1. Keep it simple. Find 2-3 relevant “hard numbers” cost avoidance and cost savings examples.   These savings alone could pay for the project in 3-5 years.
  2. Consider the total cost of ownership (TCO). This includes software license/subscription, maintenance and implementation fees PLUS the cost of internal EHS and IT resources, external consultants, hardware and other expenses over the lifetime of the software. Many organizations have tunnel vision and compare only license and implementation costs; TCO allows a more realistic and credible evaluation.
  3. Avoid selecting the low-cost option just to save a few dollars. If the software fits current, near-term and long-term needs, then it may be a good option. Reread item 2 above. You may wish that you had chosen a more “expensive” option, as it would save effort and money over the life of the software.
  4. When in doubt, seek expert advice. Seek assistance if you lack the know-how to prepare a business case for C-level or Board approval. The skills needed to develop a business case are very different from the skills needed to administer the software after implementation. This expertise may lie within or outside of your organization.

While dollars still drive EHS software decisions, look at the bigger picture. You will be glad you did!


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Work in the Cloud removes some operating systems barriers

IBM Cloud Computing

IBM Cloud Computing (Photo credit: IvanWalsh.com)

A little over two years ago I paid about $999 for a state-of-the-art Windows desktop with a small footprint, plenty of speed and a huge hard drive. When it failed just past the two-year warranty mark, I tried to replace the hard drive–but the hard drive was not the problem. My attempt to salvage the computer was fruitless, and the computer was essentially worth nothing. I took it to the recycling counter at my local big box store and received nothing in return, not even a $10 gift card!

This seems like an awful short life for a name-brand computer from a company that used to have a good reputation. My current notebook computer of the same brand had a “blue screen of death” issue when the unit was only three months old. And it has had intermittent startup problems ever since. I do not expect the notebook to last much longer.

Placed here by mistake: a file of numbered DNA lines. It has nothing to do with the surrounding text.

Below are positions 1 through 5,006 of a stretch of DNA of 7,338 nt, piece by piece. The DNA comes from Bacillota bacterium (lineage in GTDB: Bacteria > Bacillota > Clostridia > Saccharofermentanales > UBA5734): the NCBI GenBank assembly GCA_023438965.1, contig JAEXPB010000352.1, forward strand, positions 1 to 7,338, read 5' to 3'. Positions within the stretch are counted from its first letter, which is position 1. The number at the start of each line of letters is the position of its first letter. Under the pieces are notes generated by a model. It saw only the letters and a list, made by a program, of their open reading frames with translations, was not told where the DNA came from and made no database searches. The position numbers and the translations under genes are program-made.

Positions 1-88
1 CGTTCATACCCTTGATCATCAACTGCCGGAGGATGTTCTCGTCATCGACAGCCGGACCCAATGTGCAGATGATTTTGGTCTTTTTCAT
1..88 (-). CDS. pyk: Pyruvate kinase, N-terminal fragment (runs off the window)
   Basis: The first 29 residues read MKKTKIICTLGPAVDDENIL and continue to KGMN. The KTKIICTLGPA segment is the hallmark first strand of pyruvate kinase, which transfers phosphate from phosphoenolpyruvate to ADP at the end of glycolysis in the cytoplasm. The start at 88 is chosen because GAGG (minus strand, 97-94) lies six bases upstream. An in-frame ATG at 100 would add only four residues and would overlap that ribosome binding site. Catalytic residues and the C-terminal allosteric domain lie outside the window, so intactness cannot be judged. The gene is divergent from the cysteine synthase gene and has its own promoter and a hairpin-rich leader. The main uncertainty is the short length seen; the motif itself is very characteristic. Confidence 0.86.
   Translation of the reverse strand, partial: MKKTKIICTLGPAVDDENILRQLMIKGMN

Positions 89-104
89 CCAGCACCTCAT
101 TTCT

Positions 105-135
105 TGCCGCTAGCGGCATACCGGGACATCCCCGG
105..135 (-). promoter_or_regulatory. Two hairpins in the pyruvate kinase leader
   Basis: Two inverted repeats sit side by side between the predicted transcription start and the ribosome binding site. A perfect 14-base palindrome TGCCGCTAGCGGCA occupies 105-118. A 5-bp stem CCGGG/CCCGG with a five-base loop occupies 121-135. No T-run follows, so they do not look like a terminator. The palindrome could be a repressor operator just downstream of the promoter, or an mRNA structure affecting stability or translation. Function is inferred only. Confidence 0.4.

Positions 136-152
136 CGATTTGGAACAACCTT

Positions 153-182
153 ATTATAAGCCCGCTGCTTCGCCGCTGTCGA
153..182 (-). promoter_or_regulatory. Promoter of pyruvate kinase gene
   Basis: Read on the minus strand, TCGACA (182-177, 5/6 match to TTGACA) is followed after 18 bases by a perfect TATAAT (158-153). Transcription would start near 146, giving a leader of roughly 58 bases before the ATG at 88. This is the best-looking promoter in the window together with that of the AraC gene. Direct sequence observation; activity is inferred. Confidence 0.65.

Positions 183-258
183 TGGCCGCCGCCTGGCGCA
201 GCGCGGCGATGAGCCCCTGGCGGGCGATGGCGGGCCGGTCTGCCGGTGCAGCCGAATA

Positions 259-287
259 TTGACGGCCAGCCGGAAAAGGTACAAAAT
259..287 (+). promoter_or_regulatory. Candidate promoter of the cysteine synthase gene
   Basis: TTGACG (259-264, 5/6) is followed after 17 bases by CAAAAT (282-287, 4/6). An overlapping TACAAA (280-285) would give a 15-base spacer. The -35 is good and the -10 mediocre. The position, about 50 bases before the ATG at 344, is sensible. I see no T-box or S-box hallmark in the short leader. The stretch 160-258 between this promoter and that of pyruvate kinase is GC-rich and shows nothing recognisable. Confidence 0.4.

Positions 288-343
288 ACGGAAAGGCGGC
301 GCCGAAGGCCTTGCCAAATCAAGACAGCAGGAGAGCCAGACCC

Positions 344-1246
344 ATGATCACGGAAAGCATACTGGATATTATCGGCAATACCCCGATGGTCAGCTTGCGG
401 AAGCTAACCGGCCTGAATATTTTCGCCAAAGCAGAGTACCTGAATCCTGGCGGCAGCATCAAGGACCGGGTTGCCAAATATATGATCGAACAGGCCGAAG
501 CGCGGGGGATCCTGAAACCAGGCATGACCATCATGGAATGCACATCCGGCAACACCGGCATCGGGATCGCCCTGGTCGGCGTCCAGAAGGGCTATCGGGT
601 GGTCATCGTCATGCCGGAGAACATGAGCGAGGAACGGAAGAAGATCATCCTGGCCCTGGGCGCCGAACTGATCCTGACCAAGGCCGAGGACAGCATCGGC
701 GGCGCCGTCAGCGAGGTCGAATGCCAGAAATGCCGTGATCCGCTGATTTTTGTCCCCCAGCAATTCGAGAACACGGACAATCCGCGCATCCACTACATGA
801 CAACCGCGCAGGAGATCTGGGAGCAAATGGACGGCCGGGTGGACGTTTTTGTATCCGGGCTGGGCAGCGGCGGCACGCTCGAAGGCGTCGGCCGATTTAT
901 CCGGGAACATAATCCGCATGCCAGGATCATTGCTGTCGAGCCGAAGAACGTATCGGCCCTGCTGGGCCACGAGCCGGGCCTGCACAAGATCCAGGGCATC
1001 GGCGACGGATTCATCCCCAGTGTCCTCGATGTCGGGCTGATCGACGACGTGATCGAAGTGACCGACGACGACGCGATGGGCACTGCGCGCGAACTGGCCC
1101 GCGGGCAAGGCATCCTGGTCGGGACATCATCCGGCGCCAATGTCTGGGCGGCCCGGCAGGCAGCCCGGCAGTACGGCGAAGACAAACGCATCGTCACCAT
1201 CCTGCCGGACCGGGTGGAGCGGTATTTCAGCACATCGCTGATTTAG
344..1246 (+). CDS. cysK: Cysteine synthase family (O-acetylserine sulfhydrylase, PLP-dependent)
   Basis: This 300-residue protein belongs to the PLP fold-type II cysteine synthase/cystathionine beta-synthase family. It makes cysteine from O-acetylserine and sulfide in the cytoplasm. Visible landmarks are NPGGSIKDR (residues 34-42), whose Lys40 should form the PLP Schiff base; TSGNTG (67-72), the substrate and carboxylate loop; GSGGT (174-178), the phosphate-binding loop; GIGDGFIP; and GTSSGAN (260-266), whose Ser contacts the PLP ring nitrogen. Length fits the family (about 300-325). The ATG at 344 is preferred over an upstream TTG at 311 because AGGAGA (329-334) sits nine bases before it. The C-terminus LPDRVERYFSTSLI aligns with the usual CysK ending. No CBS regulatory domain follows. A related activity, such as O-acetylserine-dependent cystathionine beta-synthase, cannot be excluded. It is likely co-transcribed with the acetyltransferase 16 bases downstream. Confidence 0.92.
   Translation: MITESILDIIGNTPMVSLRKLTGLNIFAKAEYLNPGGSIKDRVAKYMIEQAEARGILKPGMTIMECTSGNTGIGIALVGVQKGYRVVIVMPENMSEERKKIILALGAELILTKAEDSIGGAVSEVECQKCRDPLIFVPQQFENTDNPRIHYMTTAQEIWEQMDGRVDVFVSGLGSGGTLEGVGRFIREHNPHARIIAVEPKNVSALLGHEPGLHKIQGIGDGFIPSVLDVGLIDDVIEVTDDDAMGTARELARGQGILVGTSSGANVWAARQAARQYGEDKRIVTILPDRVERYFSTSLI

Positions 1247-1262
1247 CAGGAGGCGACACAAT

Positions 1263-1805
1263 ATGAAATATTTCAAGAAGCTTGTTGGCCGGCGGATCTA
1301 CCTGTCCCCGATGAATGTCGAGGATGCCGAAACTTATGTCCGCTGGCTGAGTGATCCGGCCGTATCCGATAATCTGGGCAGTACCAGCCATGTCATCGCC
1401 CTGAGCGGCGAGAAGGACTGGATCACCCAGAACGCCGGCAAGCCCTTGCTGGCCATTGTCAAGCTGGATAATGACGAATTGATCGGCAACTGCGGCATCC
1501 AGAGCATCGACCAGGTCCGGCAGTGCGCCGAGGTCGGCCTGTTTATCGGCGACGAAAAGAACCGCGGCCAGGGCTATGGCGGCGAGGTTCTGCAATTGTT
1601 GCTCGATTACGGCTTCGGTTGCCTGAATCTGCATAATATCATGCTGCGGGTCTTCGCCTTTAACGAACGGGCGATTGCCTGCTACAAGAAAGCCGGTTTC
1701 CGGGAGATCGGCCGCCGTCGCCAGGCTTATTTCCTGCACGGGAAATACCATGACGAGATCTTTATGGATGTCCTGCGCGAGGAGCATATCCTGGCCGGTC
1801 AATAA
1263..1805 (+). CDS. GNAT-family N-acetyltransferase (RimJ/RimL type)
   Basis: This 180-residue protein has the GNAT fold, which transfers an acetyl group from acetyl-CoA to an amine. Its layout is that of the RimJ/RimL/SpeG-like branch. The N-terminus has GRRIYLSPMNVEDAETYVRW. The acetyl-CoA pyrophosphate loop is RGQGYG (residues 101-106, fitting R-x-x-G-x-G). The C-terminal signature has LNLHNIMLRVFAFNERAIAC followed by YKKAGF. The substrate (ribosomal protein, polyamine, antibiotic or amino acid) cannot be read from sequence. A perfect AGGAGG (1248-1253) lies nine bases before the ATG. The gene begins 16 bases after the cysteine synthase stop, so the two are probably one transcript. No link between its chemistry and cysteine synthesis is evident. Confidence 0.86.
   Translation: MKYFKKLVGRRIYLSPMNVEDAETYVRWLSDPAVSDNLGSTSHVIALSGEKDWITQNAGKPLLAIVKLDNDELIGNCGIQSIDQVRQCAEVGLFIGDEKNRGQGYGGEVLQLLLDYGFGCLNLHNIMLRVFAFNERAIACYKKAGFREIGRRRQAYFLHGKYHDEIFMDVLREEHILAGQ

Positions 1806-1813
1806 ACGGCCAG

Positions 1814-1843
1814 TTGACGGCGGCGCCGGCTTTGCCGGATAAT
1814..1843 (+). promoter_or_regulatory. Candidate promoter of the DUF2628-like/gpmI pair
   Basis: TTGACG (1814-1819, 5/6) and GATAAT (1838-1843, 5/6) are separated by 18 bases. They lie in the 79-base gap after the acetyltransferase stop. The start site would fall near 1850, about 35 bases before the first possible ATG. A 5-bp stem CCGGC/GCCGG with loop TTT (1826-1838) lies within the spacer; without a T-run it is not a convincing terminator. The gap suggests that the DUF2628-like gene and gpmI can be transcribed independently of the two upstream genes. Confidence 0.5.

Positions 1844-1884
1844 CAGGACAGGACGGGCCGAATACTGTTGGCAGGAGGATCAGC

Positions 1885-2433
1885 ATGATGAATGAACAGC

In a recent meeting, I was asked if I was planning to switch to Microsoft Windows 8. My reply, after these two recent issues–which may or may not be related to software–was this:

I am getting close to where my work does not require a Windows-based system. I expect that my next computer will be a Mac.

This should become a reality soon. Some of my clients use Google Docs and GMail or Microsoft Office 365 in the Cloud. These are accessible from essentially any device with an internet browser, and your information resides in the Cloud. These and other options like OpenOffice.org  and Zoho remove some of “frills” or “bloat” from the desktop software counterparts and allow easy document sharing and collaboration 24/7.

If everything were operating system-neutral, then operating system does not matter. Form and function rule the day. It is some of the more specialized software programs that are available only as a Windows desktop client that tie me to my Windows notebook device.

Maybe the short life span of  my Windows devices will encourage me to try some of the other options available, at the same time allowing me to leave my computer at the office and use a tablet instead.

Should you have old computer equipment, repurpose or recycle it; you should not leave it in the dumpster or set it out on the curb on trash day, or stash in a computer “boneyard.” For ideas on what to do with old computing equipment, click here.